They said: “We have written to the secretary of state a number of times over the past month to stress the importance of committing to sustainable growth, and to reiterate the support that is needed to enable us to plan for the homes set out in the emerging Greater Cambridge Local Plan. This includes prioritising sustainable public transport,community infrastructure such as schools and GPs, and water shortages in the region, which are putting our chalk streams under extreme pressure – an issue which the Greater Cambridge Planning Service warned in January 2023 could delay existing plans for house building if not addressed by the government.”

Mr Gove was quizzed about the government’s plans to tackle the issue of a lack of water in and around Cambridge following his speech.

He was asked whether the government would be stepping in to help progress Anglian Water’s plans for a new reservoir near Chatteris, which will not be built until 2029 at the earliest.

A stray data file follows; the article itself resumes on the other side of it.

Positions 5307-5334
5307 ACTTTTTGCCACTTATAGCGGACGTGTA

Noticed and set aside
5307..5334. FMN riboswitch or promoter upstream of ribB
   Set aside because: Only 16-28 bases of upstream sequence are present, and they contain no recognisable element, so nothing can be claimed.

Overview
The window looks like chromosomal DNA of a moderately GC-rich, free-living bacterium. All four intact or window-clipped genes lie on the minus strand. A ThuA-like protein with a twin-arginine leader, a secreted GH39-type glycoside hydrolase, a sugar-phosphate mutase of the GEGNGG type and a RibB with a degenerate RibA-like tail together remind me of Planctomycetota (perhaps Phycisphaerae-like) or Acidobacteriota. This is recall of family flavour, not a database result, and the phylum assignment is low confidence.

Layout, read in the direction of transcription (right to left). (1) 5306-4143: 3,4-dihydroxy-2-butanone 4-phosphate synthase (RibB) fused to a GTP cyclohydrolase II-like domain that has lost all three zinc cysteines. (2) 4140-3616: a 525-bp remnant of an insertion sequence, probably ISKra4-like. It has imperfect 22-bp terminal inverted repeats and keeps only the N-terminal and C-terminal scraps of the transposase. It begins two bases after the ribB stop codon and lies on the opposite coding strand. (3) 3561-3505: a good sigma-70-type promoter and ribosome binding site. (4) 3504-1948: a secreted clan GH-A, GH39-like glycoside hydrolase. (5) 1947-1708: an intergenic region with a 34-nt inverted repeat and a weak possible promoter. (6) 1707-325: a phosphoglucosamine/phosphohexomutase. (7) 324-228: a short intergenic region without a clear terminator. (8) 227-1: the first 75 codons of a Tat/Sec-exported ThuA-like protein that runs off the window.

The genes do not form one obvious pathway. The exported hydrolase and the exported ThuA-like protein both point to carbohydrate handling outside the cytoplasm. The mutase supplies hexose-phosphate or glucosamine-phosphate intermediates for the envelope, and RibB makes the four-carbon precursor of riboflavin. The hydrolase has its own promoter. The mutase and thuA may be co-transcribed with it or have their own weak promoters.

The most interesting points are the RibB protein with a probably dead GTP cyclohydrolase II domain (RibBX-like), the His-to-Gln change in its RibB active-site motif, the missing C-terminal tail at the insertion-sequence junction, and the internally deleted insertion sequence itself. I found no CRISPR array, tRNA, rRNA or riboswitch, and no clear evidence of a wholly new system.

“There is more we need to do in order to unlock necessary infrastructure and we absolutely must. Cambridge is already water stressed at the moment, it must grow and we must have the new water supply as well as the adjustments on demand that I mentioned,” he said.

In July, Mr Gove announced the Cambridge 2040 plans for a new urban quarter in the city to bolster its status as a science and technology capital. He argued that its growth is being slowed by a lack of laboratory space and new housing.

Following a visit to Cambridge by the Cabinet minister in November, local leaders along with the Greater Cambridge Partnership (GCP) and business representatives wrote to urge the government to commit to supporting sustainable growth in Cambridgeshire.

This commitment would involve resolving the area’s water supply challenges, providing £162million to support a Transport and Works Act application for the Cambridge South East Transport (CSET) scheme – currently paused by the GCP – and supporting the GCP to provide a “deliverable solution” to current growth.